Identity is a complex thing. How do we identify with the voice or voices on stage, back stage, in the pit, even in the audience (beyond yesterday’s highly aggravating coughing, chattering, air conducting and the rest, and perhaps even including those irritant voices)? A staple, not without reason, of Tchaikovsky criticism has been discussion of the relationship, even identity, between the composer and his operatic characters. Gerald Abraham, for instance, claimed that ‘some opera composers, notably Tchaikovsky, have been able to identify themselves only with characters that are essentially or partially self-projections’. Herheim’s concept takes this as its starting-point. Titles inform us initially of the composer’s death and the story behind it, namely Tchaikovsky’s homosexuality and nineteenth-century society’s retribution for that ‘deviance’. The curtain opens and we see a desperate, pathetic Tchaikovsky seeking love from an officer he had paid only to gratify. The contempt with which he is treated sparks a flurry of writing and self-poisoning by cholera. Delirium ensues, the writing – or is it the performance? – continues, drawing upon the woman in the painting above and Tchaikovsky’s own ill-fated marriage: are the two women, indeed the three once Liza appears on stage, to be identified? It draws also upon the composer and that guardsman. The former seems to become – although are we ever entirely sure? – Prince Yeletsky, but also a host of tormenting chorus members. Who after all, torments a repressed gay man more than his interior daemons? The latter seems to become Herman, a thrill-seeker with a death wish of his own. Whose wish fulfilment is whose? And what to make of the surrealist vision immediately before the interval, when, following a (largely unsuccessful) attempt to have the audience rise to sing the Tsarist national anthem, Herman or the soldier appears in mocking travesty as Catherine herself, the ultimate, albeit surrealist queen scorning our sordid, all-too-real queen. Who, then, we might ask, is the Queen of Spades herself?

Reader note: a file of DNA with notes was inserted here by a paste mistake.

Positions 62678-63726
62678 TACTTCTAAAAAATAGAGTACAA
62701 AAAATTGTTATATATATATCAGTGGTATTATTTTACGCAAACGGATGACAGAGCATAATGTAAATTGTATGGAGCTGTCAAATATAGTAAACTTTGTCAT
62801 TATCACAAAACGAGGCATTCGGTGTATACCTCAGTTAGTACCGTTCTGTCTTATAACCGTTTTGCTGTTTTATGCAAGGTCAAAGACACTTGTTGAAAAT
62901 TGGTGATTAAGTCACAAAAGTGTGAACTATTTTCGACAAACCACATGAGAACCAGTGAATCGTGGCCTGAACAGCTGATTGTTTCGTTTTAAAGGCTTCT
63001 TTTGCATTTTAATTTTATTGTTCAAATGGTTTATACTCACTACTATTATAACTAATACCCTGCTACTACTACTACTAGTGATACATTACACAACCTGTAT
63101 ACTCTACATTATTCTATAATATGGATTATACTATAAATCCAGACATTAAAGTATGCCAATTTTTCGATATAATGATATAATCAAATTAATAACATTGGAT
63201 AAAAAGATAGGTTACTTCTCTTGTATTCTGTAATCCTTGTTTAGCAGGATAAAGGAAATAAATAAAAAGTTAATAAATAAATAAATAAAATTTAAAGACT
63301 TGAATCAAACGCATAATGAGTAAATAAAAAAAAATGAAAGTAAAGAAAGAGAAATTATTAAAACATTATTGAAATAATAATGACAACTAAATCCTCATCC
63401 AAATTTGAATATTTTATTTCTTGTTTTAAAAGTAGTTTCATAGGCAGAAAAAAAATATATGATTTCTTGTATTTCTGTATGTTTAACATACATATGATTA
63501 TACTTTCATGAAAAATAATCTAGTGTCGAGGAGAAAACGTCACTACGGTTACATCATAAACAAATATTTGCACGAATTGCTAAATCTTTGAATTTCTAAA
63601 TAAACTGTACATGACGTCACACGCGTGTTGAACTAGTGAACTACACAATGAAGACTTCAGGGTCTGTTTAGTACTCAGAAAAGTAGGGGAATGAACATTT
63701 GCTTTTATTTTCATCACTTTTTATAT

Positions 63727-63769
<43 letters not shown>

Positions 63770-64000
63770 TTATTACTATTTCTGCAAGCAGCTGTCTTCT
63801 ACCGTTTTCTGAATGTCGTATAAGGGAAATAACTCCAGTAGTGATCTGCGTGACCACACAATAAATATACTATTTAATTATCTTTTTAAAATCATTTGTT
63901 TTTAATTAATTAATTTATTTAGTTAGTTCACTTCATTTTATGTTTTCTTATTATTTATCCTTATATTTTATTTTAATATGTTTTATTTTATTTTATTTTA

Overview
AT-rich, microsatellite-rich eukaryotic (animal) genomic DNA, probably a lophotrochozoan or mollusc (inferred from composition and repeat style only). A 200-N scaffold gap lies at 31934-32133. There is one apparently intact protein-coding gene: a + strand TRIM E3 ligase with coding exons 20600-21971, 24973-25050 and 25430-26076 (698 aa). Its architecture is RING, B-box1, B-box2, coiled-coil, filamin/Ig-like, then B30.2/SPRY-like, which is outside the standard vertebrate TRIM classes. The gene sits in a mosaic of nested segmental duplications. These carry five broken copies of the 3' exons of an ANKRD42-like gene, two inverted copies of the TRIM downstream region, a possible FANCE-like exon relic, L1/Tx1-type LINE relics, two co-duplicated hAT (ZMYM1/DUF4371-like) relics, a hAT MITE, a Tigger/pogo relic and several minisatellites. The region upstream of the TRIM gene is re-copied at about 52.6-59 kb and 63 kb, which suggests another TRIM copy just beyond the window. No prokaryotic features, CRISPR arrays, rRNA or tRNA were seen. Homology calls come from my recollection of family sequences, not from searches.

Yeletsky, who does not appear in Pushkin, is perhaps the most appropriate candidate for identity with the composer; more important, he is perhaps the most intriguing. Who is he? What is he for? Or what might we make him be, and be for? When Herman curses the prince’s luck, can we believe in this as anything more than Tchaikovsky’s fantasy? Probably, but it requires theatre – a production team and performers who communicate as well as think – to do so. Tchaikovsky-Yeletsky plays with our expectations. Who is he now? Who was he then? Frantically, he not so much writes as plays at writing, at conducting, at ‘tickling the ivories’. For the hammy gestures are those unmistakeably – at least as the drama continues – of a biopic composer. It might be Ken Russell; it might be someone else; it might be us air-conducting at home or, as yesterday, all around me in the theatre. As dramaturge Alexander Meier-Dörzenbach notes in the programme, Tchaikovsky’s autograph is ‘sketched out in a nervous, volatile, rushed script with innumerable changes and cuts. It offers compelling testimony of the feverish élan that seized Tchaikovsky in his execution of this story.’ Is this helpless, hapless caricature not precisely what one’s delirious state – who is ‘one’? – might viciously summon up in performing, in watching, in listening to Tchaikovsky’s romanticisation of the Pushkin story Dostoevsky proclaimed ‘the pinnacle of the art of the fantastic’?